I discovered Rubens through the late editor Patrick O’Connor, who came to Warner Books (where I worked) with the acquisition of Popular Library. He had a penchant for putting literary novels in mass market, which once was a thing. Through him, we published A Dance to the Music of Time in twelve volumes, which I still own but just barely, as they are disintegrating. Later on, someone else did the series in four trade paperbacks, which made more sense to me. And I’m pretty positive it was O’Connor who brought the Rubens books to Warner too. I have this memory of him talking about them.

I don’t know how I felt about the first three books I read of hers, but my note on Mr. Wakefield’s Crusade says, “Pym-ish plot loaded with Rubens’s grotesqueries.” As for Our Father, it was my #1 book of December 1987 (I rated them then). I wrote “Veronica Smiles, the explorer of deserts the way her mother climbed mountains and her grandmother delved (SIC) caves, meets God on her travels, and the Lord returns with her to England, quoting Biblical verse to fit the occasion.” I called her humor kinky.

But soon after that, the books stopped being published in the United States, or perhaps they weren’t targeting them to booksellers, and I missed the next 12 before she passed away in 2004. I’m only sad because I wound up liking Milwaukee a lot, though my guess is that trying to hand-sell Rubens might be as rewarding as banging my head against a wall. In the 1990s, I was a buyer and could only hand-sell in a wholesale fashion, meaning that I would convince a bookseller to read a book, and they would tell customers. It’s also a thing.

Milwaukee is what I call an Evening deathbed novel, named after Susan Minot’s novel, where a character remembers their life while on drifting in and out of consciousness. Annie is at hospice with only weeks to live, estranged from her daughter Mary and her late husband Freddie. Her only visitor is her old friend Clemmie.

Like Our Father, this is the story of three generations of women. When Annie became pregnant as a teenager, her parents threw her out of the house, and she went to live with her aunt and uncle. Her father soon died (on the golf course) and her mother blamed her for the death. She raised her daughter Mary, telling her that her father was a soldier who died on the front. But when Mary is heading off to Oxford, Annie’s mother reveals that the dad is not really dead. The only clue beyond a hint of a name, is that he’s from Milwaukee. So Annie goes off to find him and comes back with Jimmy, only Annie can’t remember him because she’s blocked almost all details from her memory. A series of reversals and revenges ensue, remembered as Annie further deteriorates.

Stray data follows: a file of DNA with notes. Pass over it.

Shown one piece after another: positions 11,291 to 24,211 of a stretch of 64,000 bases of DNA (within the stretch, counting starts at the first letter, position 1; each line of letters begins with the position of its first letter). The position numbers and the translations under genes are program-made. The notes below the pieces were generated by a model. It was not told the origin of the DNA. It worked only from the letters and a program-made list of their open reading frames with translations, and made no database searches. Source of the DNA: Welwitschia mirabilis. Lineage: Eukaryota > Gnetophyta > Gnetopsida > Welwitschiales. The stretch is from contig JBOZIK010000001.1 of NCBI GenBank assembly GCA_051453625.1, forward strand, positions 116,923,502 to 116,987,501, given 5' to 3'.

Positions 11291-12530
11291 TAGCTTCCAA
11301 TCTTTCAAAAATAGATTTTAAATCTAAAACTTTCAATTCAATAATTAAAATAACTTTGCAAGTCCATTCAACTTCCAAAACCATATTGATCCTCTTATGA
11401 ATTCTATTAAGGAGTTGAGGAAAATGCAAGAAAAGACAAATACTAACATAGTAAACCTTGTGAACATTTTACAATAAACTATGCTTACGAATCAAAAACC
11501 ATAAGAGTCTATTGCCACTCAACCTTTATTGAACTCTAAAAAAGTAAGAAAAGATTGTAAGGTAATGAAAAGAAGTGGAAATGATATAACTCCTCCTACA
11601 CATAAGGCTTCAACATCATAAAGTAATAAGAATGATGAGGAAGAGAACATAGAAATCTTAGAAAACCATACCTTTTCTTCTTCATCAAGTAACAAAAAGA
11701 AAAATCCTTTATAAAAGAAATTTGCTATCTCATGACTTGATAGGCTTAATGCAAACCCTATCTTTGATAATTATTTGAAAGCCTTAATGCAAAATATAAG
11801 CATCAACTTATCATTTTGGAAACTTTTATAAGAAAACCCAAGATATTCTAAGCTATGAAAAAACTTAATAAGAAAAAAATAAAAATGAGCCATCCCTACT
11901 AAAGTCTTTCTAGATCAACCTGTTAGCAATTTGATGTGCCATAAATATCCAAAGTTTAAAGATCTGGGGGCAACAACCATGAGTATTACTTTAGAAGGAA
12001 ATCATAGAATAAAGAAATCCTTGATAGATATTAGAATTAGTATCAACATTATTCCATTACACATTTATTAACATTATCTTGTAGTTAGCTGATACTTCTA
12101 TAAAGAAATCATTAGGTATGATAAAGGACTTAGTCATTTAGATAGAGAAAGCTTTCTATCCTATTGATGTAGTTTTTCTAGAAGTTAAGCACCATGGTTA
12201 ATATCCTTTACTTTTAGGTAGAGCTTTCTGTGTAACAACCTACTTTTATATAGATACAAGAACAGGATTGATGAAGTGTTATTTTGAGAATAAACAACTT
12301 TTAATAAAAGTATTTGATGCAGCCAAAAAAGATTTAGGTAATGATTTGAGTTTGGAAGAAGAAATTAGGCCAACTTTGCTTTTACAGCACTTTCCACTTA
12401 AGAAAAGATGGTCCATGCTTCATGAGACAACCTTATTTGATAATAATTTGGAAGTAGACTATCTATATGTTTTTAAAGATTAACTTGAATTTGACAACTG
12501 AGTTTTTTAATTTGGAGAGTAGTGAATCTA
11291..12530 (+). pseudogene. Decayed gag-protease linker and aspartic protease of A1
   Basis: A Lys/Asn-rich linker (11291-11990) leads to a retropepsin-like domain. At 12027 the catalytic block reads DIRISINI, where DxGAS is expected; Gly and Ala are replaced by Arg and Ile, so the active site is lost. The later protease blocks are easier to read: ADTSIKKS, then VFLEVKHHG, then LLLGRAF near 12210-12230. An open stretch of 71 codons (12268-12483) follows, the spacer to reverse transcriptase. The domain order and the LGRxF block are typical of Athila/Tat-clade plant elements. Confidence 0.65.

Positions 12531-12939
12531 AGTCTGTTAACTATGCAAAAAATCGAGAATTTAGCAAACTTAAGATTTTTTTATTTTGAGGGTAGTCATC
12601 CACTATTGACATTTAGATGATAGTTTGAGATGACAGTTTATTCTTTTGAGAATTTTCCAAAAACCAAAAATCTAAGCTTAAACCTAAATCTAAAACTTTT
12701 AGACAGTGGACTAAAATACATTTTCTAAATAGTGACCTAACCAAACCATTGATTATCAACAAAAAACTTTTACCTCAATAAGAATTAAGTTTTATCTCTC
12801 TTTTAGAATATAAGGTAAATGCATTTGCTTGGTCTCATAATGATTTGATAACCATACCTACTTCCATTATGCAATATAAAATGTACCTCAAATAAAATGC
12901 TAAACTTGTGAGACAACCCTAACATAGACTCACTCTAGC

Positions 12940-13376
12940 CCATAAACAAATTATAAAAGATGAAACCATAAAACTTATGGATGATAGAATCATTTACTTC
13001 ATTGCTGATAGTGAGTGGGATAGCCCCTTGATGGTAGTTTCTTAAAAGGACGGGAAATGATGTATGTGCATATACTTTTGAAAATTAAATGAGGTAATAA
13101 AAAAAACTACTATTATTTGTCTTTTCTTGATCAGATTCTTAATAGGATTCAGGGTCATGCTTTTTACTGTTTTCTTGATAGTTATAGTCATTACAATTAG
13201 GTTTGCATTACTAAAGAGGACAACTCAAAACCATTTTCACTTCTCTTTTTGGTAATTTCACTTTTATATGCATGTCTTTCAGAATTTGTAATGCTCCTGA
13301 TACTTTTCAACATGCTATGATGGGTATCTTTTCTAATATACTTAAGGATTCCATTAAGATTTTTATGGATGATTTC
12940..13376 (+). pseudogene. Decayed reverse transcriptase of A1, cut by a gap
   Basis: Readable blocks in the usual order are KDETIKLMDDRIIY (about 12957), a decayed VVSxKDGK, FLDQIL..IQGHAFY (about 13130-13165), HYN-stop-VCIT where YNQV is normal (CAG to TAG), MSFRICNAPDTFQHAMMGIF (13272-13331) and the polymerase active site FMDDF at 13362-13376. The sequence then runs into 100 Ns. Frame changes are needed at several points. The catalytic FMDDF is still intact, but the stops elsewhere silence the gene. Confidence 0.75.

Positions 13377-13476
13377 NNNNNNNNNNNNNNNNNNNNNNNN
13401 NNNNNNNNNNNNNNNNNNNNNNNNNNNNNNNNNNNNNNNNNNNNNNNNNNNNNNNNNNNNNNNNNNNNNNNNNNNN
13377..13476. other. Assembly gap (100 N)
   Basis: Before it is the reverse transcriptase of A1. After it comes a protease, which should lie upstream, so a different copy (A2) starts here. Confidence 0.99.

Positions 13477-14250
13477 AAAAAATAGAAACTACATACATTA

I love the way Rubens’s characters can’t help themselves avoid bad behavior. There isn't the craziness of Our Father, no God character, but there are a few bordering-on-crazy twists. Mostly there’s this truth about our human natures – even when we are trying to be good, we’re going to do some things that are not so good, and we’re going to regret them.

In this case, Milwaukee is not just a side note - it’s a major motif running through the book. Yet it’s fairly clear that for Rubens, it was just an idea. There’s not even a pork chop to ground it***. There’s really only one detail about the city in the whole novel, and I’m not giving anything away by quoting the final line: “Milwaukee. It’s in Wisconsin.” Indeed.

Addendum: I told Pat about reading Milwaukee and she quickly sent back a photo of the paperback, which is on her bookshelf, unread.

*And of Kathy Kinney, who played Mimi on the Drew Carey Show, a very different career arc, but one that made a lot of people happy.

**Tucked into the jacket was the New York Times obituary from 2004. Cutting out clips? That also used to be a thing.

***That's ground pork to you